Editors' Choice

Science  05 Aug 2005:
Vol. 309, Issue 5736, pp. 852
  1. CHEMISTRY

    Turn On, Tune In, Drop Out

    1. Marc S. Lavine

    In a liquid crystal display, the brightness or color of a pixel is controlled by the orientation of the molecules and can be changed by turning on an electric field. In order to ensure uniform alignment within a domain, the glass surface is treated to make it grooved or otherwise anisotropic, which lowers the overall surface energy between the liquid crystal molecules and the glass.

    Having shown previously that an oligosiloxane compound deposited onto glass covered with indium tin oxide (ITO) spontaneously forms rigid oligomers that amplify the grooves in the ITO coating, Hoogboom et al. use a pyridine-functionalized siloxane that forms an alignment layer capable of binding to the dye zinc phthalocyanine (ZnPc). The ZnPc molecules form epitaxial stacks whose height can be controlled by varying the immersion time, thus providing an opportunity to tune the sizes of domains. After liquid crystal molecules are deposited, it is generally difficult to alter the strength of the surface interactions or to correct defects. However, in this system, adding nitrogen-containing compounds partially dissolves the ZnPc stacks, which drop out and hence provide a second chance to tune the device. — MSL

    J. Am. Chem. Soc. 10.1021/ja051865l (2005).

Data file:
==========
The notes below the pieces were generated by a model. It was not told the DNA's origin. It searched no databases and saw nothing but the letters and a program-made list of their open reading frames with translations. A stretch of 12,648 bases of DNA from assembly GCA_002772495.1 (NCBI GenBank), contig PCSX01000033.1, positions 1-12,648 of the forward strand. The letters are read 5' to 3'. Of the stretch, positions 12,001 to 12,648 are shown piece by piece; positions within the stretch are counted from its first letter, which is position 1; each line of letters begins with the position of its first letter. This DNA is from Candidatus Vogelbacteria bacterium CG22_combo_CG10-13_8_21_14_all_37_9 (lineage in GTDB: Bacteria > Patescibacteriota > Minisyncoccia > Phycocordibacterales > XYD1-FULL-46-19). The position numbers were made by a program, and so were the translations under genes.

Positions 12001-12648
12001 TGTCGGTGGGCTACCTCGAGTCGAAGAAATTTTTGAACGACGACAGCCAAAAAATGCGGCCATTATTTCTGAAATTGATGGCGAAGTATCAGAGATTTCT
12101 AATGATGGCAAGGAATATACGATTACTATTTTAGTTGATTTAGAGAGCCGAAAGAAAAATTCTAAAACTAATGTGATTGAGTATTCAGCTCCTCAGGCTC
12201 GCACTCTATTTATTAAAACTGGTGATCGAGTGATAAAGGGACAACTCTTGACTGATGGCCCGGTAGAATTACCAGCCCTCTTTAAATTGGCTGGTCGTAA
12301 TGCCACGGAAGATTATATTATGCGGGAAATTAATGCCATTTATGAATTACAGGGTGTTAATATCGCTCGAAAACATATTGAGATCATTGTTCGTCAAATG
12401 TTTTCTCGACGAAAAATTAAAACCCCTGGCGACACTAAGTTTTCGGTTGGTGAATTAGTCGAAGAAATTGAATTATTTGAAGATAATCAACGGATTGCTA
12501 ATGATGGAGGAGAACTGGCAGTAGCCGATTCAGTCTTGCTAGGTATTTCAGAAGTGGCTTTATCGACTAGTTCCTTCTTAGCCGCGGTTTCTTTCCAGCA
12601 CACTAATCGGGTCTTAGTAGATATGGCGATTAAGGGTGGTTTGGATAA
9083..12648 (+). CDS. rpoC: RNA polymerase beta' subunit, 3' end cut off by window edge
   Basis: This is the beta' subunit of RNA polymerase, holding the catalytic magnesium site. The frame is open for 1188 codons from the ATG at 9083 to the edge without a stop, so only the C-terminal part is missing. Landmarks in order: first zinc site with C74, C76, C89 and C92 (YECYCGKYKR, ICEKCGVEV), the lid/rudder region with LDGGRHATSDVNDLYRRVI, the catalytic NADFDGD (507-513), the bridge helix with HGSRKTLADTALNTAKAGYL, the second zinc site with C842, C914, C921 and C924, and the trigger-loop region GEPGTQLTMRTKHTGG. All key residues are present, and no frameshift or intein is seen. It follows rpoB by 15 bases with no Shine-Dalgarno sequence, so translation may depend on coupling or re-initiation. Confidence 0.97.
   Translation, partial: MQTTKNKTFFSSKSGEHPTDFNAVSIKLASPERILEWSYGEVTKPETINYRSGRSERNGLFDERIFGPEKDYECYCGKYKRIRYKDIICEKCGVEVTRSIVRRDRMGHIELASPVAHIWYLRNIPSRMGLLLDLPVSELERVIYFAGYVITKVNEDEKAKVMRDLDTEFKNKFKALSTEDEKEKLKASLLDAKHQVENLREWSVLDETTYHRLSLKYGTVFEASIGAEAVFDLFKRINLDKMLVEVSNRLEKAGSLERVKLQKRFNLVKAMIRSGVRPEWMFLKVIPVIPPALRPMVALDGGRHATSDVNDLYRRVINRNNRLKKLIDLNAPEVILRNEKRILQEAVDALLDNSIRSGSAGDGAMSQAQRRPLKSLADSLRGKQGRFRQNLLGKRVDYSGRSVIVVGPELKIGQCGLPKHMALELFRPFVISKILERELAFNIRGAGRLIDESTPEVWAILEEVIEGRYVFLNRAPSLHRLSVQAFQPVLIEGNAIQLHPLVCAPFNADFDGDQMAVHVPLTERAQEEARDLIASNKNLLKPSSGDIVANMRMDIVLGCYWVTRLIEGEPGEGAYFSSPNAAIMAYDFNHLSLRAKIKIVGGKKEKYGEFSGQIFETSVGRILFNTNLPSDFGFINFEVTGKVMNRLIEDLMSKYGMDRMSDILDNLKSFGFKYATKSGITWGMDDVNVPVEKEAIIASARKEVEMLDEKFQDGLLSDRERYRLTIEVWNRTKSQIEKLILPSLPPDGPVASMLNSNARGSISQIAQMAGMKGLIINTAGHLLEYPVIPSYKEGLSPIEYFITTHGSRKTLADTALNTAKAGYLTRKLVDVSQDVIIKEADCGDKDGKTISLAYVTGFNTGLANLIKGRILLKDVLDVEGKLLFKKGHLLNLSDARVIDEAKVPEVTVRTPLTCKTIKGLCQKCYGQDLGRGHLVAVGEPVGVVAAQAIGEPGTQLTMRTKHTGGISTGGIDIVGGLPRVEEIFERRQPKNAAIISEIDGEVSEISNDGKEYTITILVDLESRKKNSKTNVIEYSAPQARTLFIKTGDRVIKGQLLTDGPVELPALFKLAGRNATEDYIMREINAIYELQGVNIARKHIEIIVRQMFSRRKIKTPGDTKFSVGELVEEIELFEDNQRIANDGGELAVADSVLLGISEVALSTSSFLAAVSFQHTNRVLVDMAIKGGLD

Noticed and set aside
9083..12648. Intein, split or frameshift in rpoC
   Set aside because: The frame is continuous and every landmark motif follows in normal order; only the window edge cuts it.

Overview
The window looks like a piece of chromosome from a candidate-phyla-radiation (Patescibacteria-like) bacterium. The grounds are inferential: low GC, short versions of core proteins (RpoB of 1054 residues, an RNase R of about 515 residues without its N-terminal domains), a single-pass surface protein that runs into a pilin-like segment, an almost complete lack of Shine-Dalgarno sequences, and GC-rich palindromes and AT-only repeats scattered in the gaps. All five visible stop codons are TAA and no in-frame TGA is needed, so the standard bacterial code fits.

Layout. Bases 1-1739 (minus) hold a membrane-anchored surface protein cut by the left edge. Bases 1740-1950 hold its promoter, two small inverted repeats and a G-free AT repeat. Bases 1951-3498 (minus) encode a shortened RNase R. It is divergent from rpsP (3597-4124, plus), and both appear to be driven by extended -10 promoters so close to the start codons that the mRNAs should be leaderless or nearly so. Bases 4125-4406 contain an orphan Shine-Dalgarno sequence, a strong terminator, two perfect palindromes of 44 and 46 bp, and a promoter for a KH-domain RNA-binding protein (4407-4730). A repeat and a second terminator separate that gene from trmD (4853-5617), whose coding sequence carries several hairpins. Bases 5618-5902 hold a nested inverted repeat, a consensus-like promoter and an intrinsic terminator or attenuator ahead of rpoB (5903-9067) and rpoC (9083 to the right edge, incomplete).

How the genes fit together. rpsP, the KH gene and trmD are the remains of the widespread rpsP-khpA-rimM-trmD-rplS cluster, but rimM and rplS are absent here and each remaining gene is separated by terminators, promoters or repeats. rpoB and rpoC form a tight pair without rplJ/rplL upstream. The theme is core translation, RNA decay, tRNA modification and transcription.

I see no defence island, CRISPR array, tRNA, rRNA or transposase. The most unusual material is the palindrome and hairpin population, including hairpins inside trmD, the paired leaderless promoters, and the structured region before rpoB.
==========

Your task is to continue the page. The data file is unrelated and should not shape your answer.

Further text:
2. GENETICS

    Luck of the Draw

    1. Lisa D. Chong

    Genetically identical organisms that have been raised in identical environments age at different rates, suggesting that in addition to genes and environment, chance physiological phenomena can influence life span. Rea et al. report that the stress response system of Caenorhabditis elegans is subject to an underlying physiological randomness that affects how it copes with environmental insults. They placed the gene encoding green fluorescent protein (GFP) under the control of the regulatory region from the gene encoding a heat shock protein, creating an easily scored biomarker. Upon exposure to heat, isogenic worms exhibited considerable variation in fluorescence, and those expressing the highest amount of GFP tolerated heat the best and lived the longest. The physiological state indexed by GFP expression level was not heritable, and the authors suggest that stochastic variation in molecular and biochemical reactions could account for the variation in individual robustness and longevity. — LDC